In the year 2018, I happened to see some  Harwan terracotta tiles in the Asian section of the  Metropolitan Museum of Art,  New York. These tiles are displayed in the  ‘ Florence  and Herbert Asian Wing ‘  of the  Museum. Out of the three tiles ( See Pic. 3 ) that are displayed in the MET Museum, two are broken while one looks unbroken .The unbroken tile has images of emaciated ( naked )ascetics and couples drawn on it. The details convey that the tile was found at *Harwan,  Kashmir and is a mixture of Buddhist and Shaivite  Yogic images that relate to a period between the  3rd  and the 5th century A.D. At Harwan , these tiles are believed to have  decorated the courtyard of an apsidal temple . Apsidal Hindu temples are essentially Buddhist shrines subsequently converted to Hinduism.The  Metropolitan Museum details inform this :-

  Given that similar mixtures of Hindu and Buddhist imagery appear at other contemporary sites in Afghanistan and western India, the tiles may be a part of a larger exchange that occurred in relation to the emergence of esoteric  Buddhism. Numerals in the  Kharoshti script have been incised  into the tiles, presumably as an aid to their placement.”

 Such tiles establish without any ambiguity the presence of a fully evolved school of art in ancient Kashmir. A sizeable number of these precious terracotta tiles have moved out from Kashmir. In 1988, I saw many such tiles at the S. P. S.  Museum,  Lal Mandi,  Srinagar. In 1999, a terracotta tile from Harwan  ( Kashmir )  was sold  at Christie’s auction  for USD 16,100  .  This  tile had a male and female figure ( See Pic. 4) . While the  male figure in this particular tile looks like a  Dikapala ( guardian )  ,the  elegant  seminude female figure shown  holding a vase is most likely a river goddess . This river goddess bears close similarity with the portrayal of Hindu river goddess Ganga despicted on bas reliefs inside Elora caves .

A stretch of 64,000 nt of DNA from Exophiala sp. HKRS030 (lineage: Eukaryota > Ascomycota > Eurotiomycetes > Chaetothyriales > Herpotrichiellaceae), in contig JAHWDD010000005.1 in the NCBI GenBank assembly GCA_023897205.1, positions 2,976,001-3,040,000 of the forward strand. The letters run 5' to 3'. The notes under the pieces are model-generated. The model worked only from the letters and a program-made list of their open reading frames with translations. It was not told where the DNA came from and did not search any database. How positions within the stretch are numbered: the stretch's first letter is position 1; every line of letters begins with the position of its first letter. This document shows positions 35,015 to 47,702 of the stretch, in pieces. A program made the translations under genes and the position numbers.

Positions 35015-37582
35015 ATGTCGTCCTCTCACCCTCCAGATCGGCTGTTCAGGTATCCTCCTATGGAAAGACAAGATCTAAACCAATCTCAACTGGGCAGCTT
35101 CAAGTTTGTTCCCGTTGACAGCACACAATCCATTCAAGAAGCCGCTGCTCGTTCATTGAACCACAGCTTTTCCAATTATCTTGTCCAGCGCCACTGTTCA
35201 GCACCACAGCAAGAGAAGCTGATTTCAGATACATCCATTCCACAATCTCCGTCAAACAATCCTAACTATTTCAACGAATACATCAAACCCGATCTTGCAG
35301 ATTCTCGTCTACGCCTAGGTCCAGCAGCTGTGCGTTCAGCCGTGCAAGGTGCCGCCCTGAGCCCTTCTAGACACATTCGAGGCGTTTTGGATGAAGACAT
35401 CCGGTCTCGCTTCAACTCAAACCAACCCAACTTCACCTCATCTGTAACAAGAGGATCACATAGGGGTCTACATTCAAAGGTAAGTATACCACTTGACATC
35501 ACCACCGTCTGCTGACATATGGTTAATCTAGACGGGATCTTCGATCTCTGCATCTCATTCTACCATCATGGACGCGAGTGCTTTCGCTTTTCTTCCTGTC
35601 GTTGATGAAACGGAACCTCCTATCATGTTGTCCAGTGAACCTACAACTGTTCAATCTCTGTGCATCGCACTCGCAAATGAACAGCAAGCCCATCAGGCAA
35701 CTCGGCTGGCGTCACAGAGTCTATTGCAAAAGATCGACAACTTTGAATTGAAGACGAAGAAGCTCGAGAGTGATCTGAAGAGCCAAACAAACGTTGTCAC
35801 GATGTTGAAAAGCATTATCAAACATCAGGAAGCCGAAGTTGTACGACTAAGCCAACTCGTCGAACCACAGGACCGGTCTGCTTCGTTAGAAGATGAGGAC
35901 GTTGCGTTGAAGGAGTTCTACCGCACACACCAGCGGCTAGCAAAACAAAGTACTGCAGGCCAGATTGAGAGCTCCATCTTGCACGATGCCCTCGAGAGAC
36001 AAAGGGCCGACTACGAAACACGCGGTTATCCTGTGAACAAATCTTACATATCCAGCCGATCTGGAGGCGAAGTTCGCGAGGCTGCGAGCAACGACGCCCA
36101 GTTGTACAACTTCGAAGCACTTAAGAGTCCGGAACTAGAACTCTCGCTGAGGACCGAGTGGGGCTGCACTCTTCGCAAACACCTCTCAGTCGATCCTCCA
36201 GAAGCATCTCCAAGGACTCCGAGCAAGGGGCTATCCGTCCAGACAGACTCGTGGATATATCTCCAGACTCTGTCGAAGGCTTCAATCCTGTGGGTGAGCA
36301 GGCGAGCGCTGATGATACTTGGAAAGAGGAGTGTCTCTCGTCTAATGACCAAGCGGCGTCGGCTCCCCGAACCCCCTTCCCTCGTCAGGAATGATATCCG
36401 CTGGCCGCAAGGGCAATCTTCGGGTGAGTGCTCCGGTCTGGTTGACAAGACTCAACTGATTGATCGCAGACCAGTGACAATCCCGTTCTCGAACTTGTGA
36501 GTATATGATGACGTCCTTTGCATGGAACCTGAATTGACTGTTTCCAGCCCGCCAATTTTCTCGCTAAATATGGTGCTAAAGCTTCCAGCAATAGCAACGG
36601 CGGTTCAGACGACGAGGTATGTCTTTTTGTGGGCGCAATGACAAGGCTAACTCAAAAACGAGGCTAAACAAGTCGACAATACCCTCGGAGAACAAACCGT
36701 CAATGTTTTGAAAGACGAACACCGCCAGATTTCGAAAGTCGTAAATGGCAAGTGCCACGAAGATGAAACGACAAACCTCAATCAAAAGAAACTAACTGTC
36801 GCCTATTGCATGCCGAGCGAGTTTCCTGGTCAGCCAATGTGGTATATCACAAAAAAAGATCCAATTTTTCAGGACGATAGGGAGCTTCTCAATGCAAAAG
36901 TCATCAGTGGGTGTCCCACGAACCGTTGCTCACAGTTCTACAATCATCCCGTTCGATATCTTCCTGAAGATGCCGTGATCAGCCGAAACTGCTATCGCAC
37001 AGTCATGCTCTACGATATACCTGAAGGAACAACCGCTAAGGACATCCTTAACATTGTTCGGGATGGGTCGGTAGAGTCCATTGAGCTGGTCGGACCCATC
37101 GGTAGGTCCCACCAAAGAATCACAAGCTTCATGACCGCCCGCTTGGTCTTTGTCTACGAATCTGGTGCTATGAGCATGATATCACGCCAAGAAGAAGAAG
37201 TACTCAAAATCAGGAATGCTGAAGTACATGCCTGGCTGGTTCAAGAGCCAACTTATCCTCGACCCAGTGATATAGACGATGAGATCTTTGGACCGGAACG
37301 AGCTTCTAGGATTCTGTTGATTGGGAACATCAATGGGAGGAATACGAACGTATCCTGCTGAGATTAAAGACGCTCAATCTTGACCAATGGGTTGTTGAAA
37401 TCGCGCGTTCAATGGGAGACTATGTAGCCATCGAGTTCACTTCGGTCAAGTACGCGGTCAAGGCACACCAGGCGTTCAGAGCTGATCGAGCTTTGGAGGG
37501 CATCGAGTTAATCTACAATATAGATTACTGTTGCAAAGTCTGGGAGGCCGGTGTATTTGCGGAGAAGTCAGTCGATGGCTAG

Some art historians and scholars are of the view that the emaciated, crouching and almost naked ascetics appearing in the terracotta tiles recovered from Harwan and various other archaeological sites like Kutabal, Semthan, Ushkur and Hutmurrah in J&K have no link with Buddhism or Shaivism as is generally believed. Scholars like Robert E. Fisher are of the view that the tiles are part of an Ajivika religious site, later reused in a nearby Buddhist monastery. 

Ajivika was a sect in ancient India. It is said that Ajivikas wore no clothes, and lived as ascetic monks in organised groups. They practised severe austerities. The Ajivikas mostly spent their time in large earthen pots wherein they practised penance. Buddhist and Jain texts are somewhat  critical of the Ajivikas and their leader Makkhali Goshala. That in itself goes to prove that Ajivikas must have been rivals of Buddhists and Jains. The Ajivikas were known to eat very little food that was needed for bare survival. However, some texts of Buddhism accuse them of eating secretly. Similarly, some Jain texts describe a violent quarrel between Mahavira and Makkhali Goshala. Being influential, Ajivikas had many powerful followers, especially during the Mauryan rule. Even Emperor Ashoka, who spread Buddhism all over India and Southeast Asia was an Ajivik during his youth .